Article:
Here comes the biggest shocker of all: I’ve never had a chore chart! I know some of you fabulously organized mamas are stressing for me right now, but here’s the bottom line: every single person out of diapers has to do daily chores in our family, but for us, a pre-planned daily chore chart just does not work. Our schedules and dynamics can change on a dime; therefore, nothing is concrete around our house. Chores are usually dished out based on the school, work, and extra-curricular schedules of each individual child; meaning, if you had school, football practice, and a ton of homework, you are likely not going to be asked to unload the dishwasher before dinner. Typically, I tell each child in the afternoon what he (she) is responsible for before he goes to bed, and that looks different most days.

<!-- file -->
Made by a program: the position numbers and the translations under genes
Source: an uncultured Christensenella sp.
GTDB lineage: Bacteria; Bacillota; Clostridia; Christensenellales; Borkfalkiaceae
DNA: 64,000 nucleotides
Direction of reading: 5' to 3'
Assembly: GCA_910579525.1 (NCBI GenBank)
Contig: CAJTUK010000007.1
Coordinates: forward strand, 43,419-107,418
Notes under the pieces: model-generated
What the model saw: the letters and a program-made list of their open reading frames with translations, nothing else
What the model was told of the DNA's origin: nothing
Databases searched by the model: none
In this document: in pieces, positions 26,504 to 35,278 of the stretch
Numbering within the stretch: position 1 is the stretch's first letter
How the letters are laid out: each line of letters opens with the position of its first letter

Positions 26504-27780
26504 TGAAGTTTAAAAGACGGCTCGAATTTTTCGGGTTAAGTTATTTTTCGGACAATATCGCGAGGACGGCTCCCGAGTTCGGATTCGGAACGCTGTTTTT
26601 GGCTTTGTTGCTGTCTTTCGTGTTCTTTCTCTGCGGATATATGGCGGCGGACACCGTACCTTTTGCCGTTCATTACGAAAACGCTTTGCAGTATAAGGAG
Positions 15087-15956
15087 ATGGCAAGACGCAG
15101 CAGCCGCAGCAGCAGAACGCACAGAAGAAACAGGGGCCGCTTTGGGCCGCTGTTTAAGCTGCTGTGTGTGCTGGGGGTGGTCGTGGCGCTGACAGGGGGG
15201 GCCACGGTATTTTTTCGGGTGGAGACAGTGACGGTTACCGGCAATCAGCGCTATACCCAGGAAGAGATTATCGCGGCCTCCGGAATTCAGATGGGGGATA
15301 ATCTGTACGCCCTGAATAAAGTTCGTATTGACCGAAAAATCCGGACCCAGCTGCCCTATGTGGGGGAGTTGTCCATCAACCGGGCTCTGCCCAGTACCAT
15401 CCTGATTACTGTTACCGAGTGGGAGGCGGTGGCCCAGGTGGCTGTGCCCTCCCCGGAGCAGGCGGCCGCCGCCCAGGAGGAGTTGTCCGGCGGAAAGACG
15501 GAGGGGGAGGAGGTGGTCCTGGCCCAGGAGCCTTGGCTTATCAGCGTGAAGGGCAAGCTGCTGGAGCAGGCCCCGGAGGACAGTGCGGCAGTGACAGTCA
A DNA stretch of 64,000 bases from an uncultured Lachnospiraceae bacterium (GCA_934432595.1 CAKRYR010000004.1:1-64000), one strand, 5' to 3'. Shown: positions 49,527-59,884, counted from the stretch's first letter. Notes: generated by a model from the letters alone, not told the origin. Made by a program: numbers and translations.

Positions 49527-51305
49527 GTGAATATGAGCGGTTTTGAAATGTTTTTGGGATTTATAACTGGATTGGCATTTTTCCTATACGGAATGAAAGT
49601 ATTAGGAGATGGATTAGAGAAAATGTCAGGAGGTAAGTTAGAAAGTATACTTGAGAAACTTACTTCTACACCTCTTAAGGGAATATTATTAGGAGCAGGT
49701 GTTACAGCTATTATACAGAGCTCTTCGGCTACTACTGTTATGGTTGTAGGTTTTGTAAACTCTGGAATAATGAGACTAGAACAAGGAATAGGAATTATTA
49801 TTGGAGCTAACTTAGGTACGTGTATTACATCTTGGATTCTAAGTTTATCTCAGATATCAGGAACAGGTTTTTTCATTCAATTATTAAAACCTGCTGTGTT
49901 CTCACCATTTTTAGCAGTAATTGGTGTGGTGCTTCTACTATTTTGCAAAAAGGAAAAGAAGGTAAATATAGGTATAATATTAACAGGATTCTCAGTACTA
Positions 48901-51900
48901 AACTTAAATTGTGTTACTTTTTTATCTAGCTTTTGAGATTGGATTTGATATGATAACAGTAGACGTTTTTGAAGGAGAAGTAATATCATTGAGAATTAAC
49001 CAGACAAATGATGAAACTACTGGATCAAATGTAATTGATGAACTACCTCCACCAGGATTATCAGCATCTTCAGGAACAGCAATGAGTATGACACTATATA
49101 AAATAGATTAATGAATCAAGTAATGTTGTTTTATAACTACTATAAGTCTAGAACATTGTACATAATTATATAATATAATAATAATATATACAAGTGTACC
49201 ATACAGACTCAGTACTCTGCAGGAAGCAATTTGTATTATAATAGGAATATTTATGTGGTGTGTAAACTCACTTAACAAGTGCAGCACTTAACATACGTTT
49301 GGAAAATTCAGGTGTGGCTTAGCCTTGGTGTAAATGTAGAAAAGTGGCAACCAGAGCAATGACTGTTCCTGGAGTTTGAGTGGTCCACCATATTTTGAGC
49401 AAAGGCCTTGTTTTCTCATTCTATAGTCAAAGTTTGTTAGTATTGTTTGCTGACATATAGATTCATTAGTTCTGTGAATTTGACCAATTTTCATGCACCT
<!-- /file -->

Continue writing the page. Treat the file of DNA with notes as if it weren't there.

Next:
Each day, most kids have to clean their room and bathroom before bed, or first thing in the morning depending on how late of a night we had. (Let me clarify that “clean” means picked up and tidy, not mopped and vacuumed.) As for keeping the house picked up and clean, we all pitch in. Every evening I assign each available child a few rooms or areas to be responsible for cleaning. It doesn’t matter if that child made the mess, it’s a team effort. I do most of the cooking with some help from my girls, but I rarely clean the kitchen. My big girls and Dad always clean the kitchen and load the dishwasher. I don’t like clutter or mess, so the goal is to go to bed every night with a clean house. This just makes for a happier mom in the morning. Plus, it’s easier to do a little cleaning every day than to get overwhelmed by a huge mess and not know where to start.